Except that Monday morning usually turns out just fine.  I realized I spend an entire evening dreading its arrival, making that evening worse than the following morning, effectively wasting a perfectly good evening.

I have learned I am not alone.  This seems to be the prevailing notion among those of us who work a standard work week.

During the four year period when I was between degrees, I led a gypsy-like lifestyle, holding several jobs in an effort to utilize my illustrious degree in sociology.  One of my many endeavors was waiting tables.  It turned out to be one of my favorite jobs of all time.  I typically worked Friday-Saturday-Sunday nights, and the manager kindly gave me Mondays off.  I loved Mondays then.  It didn’t take me long to welcome them after dreading them all my previous working years.

It didn’t take me long to return to the Monday morning dread when I returned to the standard workweek.

We seem to be programmed that way, so whatever we can do to undo that pattern is a good thing.  Which is why I chose Sunday evenings as my weekly post night.  Just as much for me as for you, dear reader, I hate to admit.  Of course, I wanted to offer some positivity for my readers, but committing myself to a weekly Sunday evening post gave me some purpose, a goal to achieve, and something to look forward to.

I cannot put into words my gratitude for the positive change I have felt on Sunday nights since I began this endeavor.  Your readership and feedback have made me look forward to Sunday nights now.  Some of you have mentioned that you look forward to Sunday nights to read my posts, and my heart swells to know I actually helped you through this evening, which many of you likely dread as well.

Our parents gave us so much wisdom, so much positive influence that should be shared.  I remember this advice from Mom:  “Always have something to look forward to.”

This advice has helped me beyond measure.  When I find myself battling the blues, I focus on something—anything—in my near future that will bring me any measure of joy—even something so slight as getting back to a good book before bed that night.  In these short, dark, cold days of winter, I especially need to have something on my calendar to anticipate, something to look forward to.  Throughout the year, too, I try to keep something planned, even if it is a movie night, or a lunch date.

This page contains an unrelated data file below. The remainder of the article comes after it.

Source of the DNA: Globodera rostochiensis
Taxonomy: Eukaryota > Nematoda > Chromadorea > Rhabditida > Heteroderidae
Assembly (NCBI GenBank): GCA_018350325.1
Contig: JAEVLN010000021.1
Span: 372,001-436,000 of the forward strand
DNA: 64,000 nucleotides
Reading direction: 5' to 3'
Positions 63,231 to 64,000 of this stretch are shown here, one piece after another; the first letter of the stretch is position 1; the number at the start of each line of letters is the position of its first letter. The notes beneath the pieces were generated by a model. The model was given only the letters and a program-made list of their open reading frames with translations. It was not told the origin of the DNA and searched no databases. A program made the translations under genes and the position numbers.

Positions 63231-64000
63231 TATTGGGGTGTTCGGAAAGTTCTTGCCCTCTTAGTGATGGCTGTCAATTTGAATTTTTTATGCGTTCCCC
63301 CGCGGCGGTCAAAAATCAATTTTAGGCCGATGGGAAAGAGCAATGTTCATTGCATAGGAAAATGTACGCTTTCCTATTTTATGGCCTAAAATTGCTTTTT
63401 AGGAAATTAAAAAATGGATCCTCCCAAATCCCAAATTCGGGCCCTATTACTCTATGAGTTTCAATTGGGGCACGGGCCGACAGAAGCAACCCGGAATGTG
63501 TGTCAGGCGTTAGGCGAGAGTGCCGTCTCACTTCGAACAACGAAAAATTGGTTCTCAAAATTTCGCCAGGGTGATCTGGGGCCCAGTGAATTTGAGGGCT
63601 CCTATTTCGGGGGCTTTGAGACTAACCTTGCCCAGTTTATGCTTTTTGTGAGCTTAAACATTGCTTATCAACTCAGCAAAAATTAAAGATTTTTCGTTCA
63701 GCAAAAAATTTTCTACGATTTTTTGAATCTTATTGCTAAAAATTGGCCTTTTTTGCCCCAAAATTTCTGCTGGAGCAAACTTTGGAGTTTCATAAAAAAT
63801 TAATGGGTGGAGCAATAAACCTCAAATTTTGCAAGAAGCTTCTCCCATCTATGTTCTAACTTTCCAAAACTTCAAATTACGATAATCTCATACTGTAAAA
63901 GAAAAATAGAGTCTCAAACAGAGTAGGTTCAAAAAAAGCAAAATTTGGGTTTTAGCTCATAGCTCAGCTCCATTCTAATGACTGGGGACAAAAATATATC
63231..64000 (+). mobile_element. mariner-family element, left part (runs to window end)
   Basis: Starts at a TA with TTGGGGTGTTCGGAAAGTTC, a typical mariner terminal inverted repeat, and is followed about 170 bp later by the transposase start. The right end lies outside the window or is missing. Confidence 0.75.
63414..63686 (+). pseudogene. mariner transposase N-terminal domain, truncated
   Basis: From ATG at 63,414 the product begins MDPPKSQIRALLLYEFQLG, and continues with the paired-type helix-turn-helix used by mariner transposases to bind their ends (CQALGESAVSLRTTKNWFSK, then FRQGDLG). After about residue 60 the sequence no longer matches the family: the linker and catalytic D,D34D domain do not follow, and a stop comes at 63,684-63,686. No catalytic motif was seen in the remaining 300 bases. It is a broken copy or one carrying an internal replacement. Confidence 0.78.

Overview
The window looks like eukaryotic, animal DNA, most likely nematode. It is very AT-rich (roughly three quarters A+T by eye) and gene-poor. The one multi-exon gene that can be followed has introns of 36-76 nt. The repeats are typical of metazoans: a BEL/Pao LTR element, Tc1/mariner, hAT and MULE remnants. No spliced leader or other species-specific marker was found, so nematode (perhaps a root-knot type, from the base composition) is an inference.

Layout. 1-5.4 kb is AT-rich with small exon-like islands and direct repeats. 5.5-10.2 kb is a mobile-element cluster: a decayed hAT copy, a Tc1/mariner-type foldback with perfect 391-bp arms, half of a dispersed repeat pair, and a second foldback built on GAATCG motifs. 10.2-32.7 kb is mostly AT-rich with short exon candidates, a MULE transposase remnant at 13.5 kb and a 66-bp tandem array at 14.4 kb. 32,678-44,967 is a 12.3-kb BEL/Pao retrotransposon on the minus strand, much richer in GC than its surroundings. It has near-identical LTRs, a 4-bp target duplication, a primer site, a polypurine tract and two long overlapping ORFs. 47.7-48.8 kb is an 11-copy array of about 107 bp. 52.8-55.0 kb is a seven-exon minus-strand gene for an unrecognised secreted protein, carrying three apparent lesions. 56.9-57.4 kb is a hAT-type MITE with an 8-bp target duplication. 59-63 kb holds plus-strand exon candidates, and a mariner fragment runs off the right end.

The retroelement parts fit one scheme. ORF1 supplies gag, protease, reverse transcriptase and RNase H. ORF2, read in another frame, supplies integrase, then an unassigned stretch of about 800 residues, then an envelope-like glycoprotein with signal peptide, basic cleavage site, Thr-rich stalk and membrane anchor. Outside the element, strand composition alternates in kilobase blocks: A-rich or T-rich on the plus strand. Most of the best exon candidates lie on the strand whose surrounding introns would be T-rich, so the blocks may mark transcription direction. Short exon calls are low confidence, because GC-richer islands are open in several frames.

Something to look forward to.

I have read that when planning a big trip, allow yourself plenty of time to plan, and especially to anticipate it.  Don’t deny yourself the joy of looking forward to it, because, if you think about it, that really is half the fun.  When the time arrives for the trip to commence, we all know how quickly it flies from there.

Which is precisely why Gail, Suzanne and I plan our trips twice each year, knowing full well how much fun the anticipation is, how much we enjoy looking forward to it.  As soon as we return from one trip, we begin to anticipate the next one.  It’s how we get through.

On March 4th of this year, our family will observe the ten year anniversary of our parents’ passing.   We have turned March Fourth into March Forth, and we will continue to do so.  Gail, Suzanne and I are planning our usual Colorado trip, plus a little something extra for the ten-year jubilee—we really are celebrating their lives, not mourning our loss—but we’re not sure just yet what it will be.  We likely won’t give any details ahead of time, and we may not even share the juicy details afterward.  These trips and our experiences on them are our secret, sacred shared bond.  We’ve earned it.

When we return home that Sunday night, March 4th, 2018, I will then attend an 8:00 pm concert with my husband and neighbors in my small city.  My mother knew how much I have always loved the classic English rock music of Steve Winwood, and she has arranged for him to play live for me—and several thousand other people—on that special night.

I have so much to look forward to.

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I read this long before my parents died: psychologists theorize that if a person loses a loved one, given enough time, they will return to their former state of happiness or unhappiness.  They referred to it as a “fixed point,” meaning that after the fluctuation smoothes out, the dial goes back to where it was before the loss.

I wasn’t buying it.  No, not me.  I would have to be buried next to my loved one.  Throw in the towel; I would be done.

But I wasn’t done.  I moved on, we all did.  At that point, that is the only choice.  And now, almost ten years later, I can say that not only have I returned to that fixed point, I have blown past it.  It took precious time and effort, but here I am; here we all are.  Life is so good.

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My hometown lost a legend this week, an iconic figure who was a close friend of my parents, whose large family grew up with mine.  My heart breaks for them, but they are living the faith their father died in, and they, too, will return to that “fixed point” in time.  My prayer is that they, too, will blow past it.

Edgar was a comedian in his own right, and a musician as well.  He couldn’t read a note of music, but he could play the piano by ear like you’ve never heard.  He delighted in playing for groups large and small.

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Godspeed to you Edgar.  May you rest in peace, but also in laughter and music.  Heaven gained not only an angel with you, but an entertainer as well.  I will do whatever I can to help your family realize that while they feel the pain right now, they, too, have so much to look forward to.  And please tell my parents we are looking forward to seeing them again someday.